Sickness induced by Virtual Reality (VR) devices poses a genuine threat to the viability of this new technology and its potential products. If the occurrence or severity of sickness could be successfully predicted based on characteristics of an individual, at-risk users could be identified, properly warned, and, perhaps, trained in some way to reduce their risk. A Personal Computer-based VR system was used to address the prediction of simulator sickness. Phase I investigated four characteristics of an individual - age, gender, mental rotation ability, and pre-exposure postural stability - which were hypothesized to be predictive of sickness. Sickness measured as a function of the Total Severity score from the Simulator Sickness Questionnaire (SSQ) was successfully modeled on these characteristics using linear regression techniques, leading to three major findings. First, sickness - as measured by the SSQ - did, in fact, occur in association with exposure to VR. for 35% of the participants, this sickness involved lingering effects and/or possible delayed after-effects. Second, sickness was successfully modeled on characteristics of the individual. The developed model indicated a complicated relationship between predicted sickness and gender, age, mental rotation ability, and pre-exposure postural stability. Third, based on the model developed, sickness is not predicted to differ for gender directly but, rather, gender interacts with mental rotation ability in its effects on sickness. Phase II investigated the occurrence of ataxic decrements in postural stability. No such decrements were found to be associated with the 20-minute exposure. Thus, ataxic decrements do not appear to be associated with short exposures to low-end VR. This finding, however, may be limited to VR tasks of the type used in this study. Practical implications and areas for future research are discussed.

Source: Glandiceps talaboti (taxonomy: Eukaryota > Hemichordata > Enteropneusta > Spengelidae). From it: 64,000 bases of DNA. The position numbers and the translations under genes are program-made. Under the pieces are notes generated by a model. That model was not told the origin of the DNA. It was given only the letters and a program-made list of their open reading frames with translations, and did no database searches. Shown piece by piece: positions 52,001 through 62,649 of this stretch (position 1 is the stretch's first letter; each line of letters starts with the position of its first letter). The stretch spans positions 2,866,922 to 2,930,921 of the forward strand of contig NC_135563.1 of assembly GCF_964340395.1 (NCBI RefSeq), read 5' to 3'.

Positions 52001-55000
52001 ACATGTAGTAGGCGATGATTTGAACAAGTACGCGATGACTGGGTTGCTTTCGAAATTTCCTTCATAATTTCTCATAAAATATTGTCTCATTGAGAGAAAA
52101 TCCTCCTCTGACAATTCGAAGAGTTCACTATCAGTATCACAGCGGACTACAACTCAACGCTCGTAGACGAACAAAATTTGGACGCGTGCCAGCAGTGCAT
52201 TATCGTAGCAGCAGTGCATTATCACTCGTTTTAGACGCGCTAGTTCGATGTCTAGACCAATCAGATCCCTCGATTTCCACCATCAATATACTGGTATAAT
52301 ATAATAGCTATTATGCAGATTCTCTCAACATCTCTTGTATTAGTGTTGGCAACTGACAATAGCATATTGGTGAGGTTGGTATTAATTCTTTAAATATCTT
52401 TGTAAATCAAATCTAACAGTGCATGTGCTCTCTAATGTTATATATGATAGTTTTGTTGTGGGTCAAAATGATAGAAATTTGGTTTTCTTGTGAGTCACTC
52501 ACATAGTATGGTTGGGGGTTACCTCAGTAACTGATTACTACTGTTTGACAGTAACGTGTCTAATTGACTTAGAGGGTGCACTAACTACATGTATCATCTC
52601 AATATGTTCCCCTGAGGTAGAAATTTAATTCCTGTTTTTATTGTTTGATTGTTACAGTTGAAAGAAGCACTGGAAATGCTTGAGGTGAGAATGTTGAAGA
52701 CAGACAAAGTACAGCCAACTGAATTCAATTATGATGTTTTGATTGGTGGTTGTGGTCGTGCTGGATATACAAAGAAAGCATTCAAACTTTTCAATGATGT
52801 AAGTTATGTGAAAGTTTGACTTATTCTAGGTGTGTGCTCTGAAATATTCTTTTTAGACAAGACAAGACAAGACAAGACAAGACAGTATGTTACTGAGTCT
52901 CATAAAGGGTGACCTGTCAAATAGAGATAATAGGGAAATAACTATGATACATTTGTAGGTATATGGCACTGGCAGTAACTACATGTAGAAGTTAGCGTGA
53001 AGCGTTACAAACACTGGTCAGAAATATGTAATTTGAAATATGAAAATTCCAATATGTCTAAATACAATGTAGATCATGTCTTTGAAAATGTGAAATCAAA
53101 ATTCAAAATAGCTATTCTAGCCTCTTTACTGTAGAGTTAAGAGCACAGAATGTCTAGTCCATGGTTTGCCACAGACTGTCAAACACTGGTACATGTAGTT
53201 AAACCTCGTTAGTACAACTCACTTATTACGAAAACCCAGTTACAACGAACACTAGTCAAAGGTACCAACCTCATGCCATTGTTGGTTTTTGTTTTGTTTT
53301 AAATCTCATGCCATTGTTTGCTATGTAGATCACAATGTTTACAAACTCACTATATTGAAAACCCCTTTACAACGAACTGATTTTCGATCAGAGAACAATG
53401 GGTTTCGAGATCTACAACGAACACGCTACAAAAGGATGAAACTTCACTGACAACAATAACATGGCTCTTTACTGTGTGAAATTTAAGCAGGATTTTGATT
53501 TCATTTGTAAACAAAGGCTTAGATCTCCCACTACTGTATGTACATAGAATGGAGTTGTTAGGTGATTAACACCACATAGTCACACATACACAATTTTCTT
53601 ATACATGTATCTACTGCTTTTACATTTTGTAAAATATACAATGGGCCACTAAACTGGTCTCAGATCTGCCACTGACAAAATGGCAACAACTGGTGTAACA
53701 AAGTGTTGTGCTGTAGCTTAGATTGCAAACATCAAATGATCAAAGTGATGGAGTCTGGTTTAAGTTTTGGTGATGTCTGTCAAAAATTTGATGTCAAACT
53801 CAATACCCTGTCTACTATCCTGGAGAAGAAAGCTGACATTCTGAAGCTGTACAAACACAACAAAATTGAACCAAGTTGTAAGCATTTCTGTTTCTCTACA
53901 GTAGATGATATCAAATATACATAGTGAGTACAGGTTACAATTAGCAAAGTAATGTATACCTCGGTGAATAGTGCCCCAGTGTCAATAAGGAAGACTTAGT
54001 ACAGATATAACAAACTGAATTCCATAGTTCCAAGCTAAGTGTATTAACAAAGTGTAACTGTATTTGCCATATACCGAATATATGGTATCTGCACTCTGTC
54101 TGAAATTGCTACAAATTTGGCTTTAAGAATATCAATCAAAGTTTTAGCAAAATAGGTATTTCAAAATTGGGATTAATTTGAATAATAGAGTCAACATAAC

Gilson, Richard, D.
Doctor of Philosophy (Ph.D.)
College of Arts and Sciences
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Doctoral Dissertation (Open Access)
Kolasinski, Eugenia M., "Prediction of simulator sickness in a virtual environment" (1996). Retrospective Theses and Dissertations. 2980.